Grand does list 557 shares of common stock he owns in Citigroup and another 184 shares of common stock in Microsoft, neither of which would seem to pose serious conflicts for Grand. I should also note that Grand's disclosure states that he, his spouse or minor children have not accepted any gift or honoraria in excess of $100 from a business entity which is "doing business with an agency of the City of Indianapolis or Marion County.

Patrick Early is the Board's Vice President, its former President and its longest-serving member. His disclosure statement is very brief. He lists as his employer, Somerset CPA. Although his firm's website bio lists him as one of "25 principals" and identifies him as the company's "President", his disclosure statement omits those two items. He answered negatively to every question pertaining to potential conflicts. He acknowledges receiving one gift valued at $225 from the Indianapolis Colts identified as a "Super Bowl Souvenir". I'm surprised that his firm, unlike many of the other major CPA/consulting firms in town, has not done business with the City of Indianapolis or Marion County. I'm also surprised Early had no free tickets to disclose.

Ann Lathrop is a recent addition to the Board and serves as its treasurer. Lathrop formerly served as City Controller during the administration of Mayor Steve Goldsmith. She also formerly worked for ACS, a client of Bob Grand's Barnes & Thornburg. ACS recently won the contract to privatize Indiana's welfare delivery system. She discloses as her employer, Crowe Chizek, and offers this additional explanation: "From time to time, Crowe provides services to the City of Indianapolis and Marion County." Although Crowe's website identifies her as a "partner" of the firm, her disclosure statement does not state that fact or the type of work she performs for Crowe. She adds, "My spouse, Michael Gargano, is employed by KPMG." "KPMG provides services to the City of Indianapolis and Marion County." She had no gifts or honoraria in excess of $100 to report.

On the one hand, Lathrop's experience as the City's former controller makes her a potentially valuable asset for the Board. At the same time, both she and her husband work for companies which rely on contracts with the City of Indianapolis and Marion County. Because of Lathrop's and her husband's jobs, their employers are vulnerable to financial retaliation if she doesn't conform her actions on the Board to persons who have influence within the Ballard administration. Grand and another Barnes & Thornburg attorney, Joe Loftus, exercise enormous power in the Ballard administration. The two ran Ballard's transition team and, according to the Indianapolis Star, they sit in on weekly senior staff meetings with Mayor Ballard. Lathrop's desire for her company to win favor with key people to ensure a steady stream of contracts for her employer could severely cloud her independent judgment as a CIB board member.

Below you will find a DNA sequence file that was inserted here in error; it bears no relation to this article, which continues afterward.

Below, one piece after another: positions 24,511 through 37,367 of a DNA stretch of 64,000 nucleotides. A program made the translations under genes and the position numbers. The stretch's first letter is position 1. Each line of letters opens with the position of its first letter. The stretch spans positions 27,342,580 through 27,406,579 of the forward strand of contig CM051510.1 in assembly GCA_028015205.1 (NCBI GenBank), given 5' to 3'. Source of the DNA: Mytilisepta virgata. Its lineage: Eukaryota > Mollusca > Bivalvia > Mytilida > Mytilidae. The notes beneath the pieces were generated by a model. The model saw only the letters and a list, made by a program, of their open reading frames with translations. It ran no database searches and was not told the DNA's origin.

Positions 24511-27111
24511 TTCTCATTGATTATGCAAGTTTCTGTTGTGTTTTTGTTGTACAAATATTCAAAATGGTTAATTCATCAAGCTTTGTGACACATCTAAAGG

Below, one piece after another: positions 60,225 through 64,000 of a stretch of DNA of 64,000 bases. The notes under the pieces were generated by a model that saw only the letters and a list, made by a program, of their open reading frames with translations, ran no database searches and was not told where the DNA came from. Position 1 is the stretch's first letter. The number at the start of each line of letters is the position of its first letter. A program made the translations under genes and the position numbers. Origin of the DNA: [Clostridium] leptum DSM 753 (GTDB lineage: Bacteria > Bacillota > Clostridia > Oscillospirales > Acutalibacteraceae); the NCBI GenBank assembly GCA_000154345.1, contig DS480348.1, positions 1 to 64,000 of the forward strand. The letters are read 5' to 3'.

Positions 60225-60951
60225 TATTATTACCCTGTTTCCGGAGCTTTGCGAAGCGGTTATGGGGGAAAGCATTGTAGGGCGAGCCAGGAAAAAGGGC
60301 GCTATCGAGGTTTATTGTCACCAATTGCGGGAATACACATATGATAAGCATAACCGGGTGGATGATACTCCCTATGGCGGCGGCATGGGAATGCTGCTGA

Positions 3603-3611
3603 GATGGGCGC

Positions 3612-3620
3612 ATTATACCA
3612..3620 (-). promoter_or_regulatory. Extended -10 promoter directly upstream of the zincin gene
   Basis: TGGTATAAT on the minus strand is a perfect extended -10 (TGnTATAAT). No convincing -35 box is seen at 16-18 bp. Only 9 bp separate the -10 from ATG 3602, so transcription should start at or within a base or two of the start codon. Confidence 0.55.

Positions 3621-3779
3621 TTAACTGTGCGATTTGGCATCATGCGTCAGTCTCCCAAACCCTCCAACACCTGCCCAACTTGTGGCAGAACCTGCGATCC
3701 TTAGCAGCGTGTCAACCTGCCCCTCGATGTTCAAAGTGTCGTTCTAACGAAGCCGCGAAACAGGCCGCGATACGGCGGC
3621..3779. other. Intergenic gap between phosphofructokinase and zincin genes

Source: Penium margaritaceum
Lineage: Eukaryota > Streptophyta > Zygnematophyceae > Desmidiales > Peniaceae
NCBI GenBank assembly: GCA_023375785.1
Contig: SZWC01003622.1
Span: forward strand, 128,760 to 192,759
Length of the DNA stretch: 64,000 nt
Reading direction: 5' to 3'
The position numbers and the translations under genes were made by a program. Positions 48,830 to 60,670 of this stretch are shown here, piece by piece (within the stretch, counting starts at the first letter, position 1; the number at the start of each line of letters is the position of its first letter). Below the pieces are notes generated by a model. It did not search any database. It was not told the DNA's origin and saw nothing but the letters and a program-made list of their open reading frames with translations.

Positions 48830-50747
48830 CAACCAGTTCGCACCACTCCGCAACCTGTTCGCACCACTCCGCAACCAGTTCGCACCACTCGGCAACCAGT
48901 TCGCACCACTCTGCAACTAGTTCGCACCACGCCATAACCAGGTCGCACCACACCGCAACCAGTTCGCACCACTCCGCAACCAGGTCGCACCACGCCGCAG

Dorothy Henry serves as the Board's secretary. She states that her employer is the Indiana Healthcare Association. The Association is a trade organization for nursing homes in the State of Indiana, and Henry is a registered lobbyist for the organization, neither of which are mentioned on her disclosure statement. Henry formerly worked for the City of Indianapolis in the Goldsmith administration with Joe Loftus and Ann Lathrop. Her husband, Bruce Henry, was promoted to head up human services at IMPD in the Ballard administration after his unsuccessful bid for a City-County Council seat as a Republican in 2007. Her husband's employment is not disclosed; however, the wording of the disclosure statement purports to exclude a "contract of employment" from the disclosure requirement. Henry indicates that neither she nor her spouse or minor children have accepted gifts or honoraria exceeding $100, and she answers in the negative on every question pertaining to potential conflicts of interest. Coincidentally, Barnes & Thornburg represents some of the IHCA's clients and has lobbied the Indiana legislature in the past for its nursing home clients. It doesn't take a rocket scientist to figure out that Henry would be wise not to risk offending certain persons in her service on the Board and face potential retaliation.